ScienceDaily (July 17, 2012) — Scientists at the California Institute of Technology (Caltech) pioneered the study of the link between irregularities in the immune system and neurodevelopmental disorders such as autism a decade ago. Since then, studies of postmortem brains and of individuals with autism, as well as epidemiological studies, have supported the correlation between alterations in the immune system and autism spectrum disorder.
A constant question that is still unanswered is whether or not changes in the immune system can play a role in the development of the disease or is just a side effect. A new Caltech study implies that changes in an excessive immune system can in fact provide autism-like behaviors in mice, and can be related in some cases to the experiences of a developing fetus.
“We have long suspected that the immune system plays a role in the development of autism spectrum disorder,” says Paul Patterson, the Anne P. and Benjamin F. Biaggini Professor of Biological Sciences at Caltech, who led the work. “In our studies of a mouse model based on an environmental risk factor for autism, we find that the immune system of the mother is a key factor in the eventual abnormal behaviors in the offspring.”
The fist step taken was to create a model mouse that connected the autism-like demeanors together with immune changes. Several studies have found a relationship between a viral infection during the first trimester of pregnancy and the possibility for autism spectrum disorder in the child. The model mouse was injected with a viral imitator that generated the same type of immune response as an actual infection.
“In mice, this single insult to the mother translates into autism-related behavioral abnormalities and neuropathologies in the offspring,” says Elaine Hsiao, a graduate student in Patterson’s lab and lead author of the PNAS paper.
They found that the main behaviors in the baby would display the same symptoms affiliated with ASD-repetitive or sterotyped behaviors, diminished social interactions, and decreased communication. In mice, these behaviors were interpreted as obsessively burying marbles, extreme self grooming, spending time alone voluntarily rather than playing or being social, or expressing themselves differently or not as much as the typical mouse.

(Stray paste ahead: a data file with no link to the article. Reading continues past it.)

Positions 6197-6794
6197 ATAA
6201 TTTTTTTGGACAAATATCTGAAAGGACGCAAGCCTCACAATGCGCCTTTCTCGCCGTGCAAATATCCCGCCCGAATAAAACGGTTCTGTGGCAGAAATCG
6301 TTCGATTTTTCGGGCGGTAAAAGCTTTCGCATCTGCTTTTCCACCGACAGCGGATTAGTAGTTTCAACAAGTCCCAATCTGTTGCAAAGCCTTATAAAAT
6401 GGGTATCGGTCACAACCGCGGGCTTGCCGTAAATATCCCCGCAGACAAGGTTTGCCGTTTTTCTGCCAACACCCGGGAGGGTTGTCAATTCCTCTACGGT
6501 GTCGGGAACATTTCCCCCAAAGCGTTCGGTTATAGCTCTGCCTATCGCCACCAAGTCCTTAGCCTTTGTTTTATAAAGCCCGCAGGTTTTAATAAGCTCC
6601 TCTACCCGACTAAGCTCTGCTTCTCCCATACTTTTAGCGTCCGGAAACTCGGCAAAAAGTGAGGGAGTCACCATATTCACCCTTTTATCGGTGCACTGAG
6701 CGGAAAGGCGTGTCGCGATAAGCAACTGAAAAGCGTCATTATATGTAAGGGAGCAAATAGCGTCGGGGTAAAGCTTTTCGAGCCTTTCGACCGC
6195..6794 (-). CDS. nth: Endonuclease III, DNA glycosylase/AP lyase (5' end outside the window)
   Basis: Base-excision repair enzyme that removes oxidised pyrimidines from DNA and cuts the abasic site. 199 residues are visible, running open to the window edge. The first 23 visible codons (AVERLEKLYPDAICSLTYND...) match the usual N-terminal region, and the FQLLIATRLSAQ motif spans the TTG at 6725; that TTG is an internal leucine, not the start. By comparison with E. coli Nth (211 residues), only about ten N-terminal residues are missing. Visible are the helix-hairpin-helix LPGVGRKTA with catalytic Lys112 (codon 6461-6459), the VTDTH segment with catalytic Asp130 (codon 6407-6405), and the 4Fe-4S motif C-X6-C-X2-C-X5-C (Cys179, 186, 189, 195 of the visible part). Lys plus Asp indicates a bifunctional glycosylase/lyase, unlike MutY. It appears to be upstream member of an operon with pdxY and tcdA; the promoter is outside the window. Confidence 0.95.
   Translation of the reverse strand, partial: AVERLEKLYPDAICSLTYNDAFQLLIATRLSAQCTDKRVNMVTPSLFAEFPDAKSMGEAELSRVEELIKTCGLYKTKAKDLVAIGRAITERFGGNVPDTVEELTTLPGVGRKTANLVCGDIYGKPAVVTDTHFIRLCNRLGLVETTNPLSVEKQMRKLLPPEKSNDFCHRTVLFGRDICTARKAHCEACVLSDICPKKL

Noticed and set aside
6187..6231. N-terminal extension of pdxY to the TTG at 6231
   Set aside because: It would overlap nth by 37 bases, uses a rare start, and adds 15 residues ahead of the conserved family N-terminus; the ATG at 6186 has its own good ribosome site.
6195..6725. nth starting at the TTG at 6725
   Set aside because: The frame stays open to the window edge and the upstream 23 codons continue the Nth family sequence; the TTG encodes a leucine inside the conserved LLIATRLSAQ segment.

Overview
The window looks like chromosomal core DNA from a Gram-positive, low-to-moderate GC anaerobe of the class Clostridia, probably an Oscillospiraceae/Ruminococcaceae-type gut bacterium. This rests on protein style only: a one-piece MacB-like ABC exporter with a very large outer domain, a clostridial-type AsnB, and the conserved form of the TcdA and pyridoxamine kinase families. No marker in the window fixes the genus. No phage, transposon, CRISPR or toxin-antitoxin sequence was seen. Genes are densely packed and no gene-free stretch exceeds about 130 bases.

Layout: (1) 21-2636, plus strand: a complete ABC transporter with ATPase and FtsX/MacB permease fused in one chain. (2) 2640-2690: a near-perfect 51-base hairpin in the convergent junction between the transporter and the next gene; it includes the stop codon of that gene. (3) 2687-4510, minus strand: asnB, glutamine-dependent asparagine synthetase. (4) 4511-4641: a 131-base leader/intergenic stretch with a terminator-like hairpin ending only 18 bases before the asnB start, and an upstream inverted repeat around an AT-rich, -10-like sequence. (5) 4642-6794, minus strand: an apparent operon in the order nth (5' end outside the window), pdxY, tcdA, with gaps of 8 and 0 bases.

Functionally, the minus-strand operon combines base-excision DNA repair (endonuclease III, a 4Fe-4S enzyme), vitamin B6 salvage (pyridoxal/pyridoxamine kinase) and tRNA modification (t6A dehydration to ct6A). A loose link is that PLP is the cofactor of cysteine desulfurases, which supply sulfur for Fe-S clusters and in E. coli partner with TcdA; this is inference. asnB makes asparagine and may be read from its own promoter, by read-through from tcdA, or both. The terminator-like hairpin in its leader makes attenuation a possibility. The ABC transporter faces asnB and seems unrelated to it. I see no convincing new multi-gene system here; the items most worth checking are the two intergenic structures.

The researchers then characterized the immune system of the babies that had been infected and came to the conclusion that they showed numerous immune changes. Some of these correlated with the changes seen in people with autism that includes lowered levels of T cells.
“Remarkably, we saw these immune abnormalities in both young and adult offspring of immune-activated mothers,” Hsiao says. “This tells us that a prenatal challenge can result in long-term consequences for health and development.”
The group was now able to test the model mouse whether or not the baby’s immune problems did in fact contribute to their autism-related behaviors. This test revealed that the researchers were able to correct some of if not many of the behaviors in the babies of immune-activated parent by giving the baby a bone marrow transplant from typical mice. The normal stem-cells in the bone marrow that was transplanted replenished the immune system as well as modified their autism-like behavior.
The researchers emphasize that because the work was conducted in mice, the results cannot be quickly associated to humans, and they certainly do not suggest that bone-marrow transplants should be considered as a treatment for autism. They also have yet to establish whether it was the infusion of stem cells or the bone-marrow transplant procedure itself that altered the behaviors.
Patterson does says however, that the results do suggest that immune imperfections in children could be an important objective for innovative immune manipulations in addressing the behaviors associated with autism spectrum disorder. By correcting these immune problems, he says, it might be possible to improve some of the classic developmental delays seen in autism.
In future studies, the researchers plan to examine the effects of highly targeted anti-inflammatory treatments on mice that show autism-related behaviors and immune changes. They are also interested in considering the gastrointestinal (GI) bacteria, or microbiota, of such mice. Coauthor Sarkis Mazmanian, a professor of biology at Caltech, has shown that gut bacteria are closely tied to the function of the immune system. He and Patterson are researching whether changes to the microbiota of these mice might also effect their autism-related behaviors.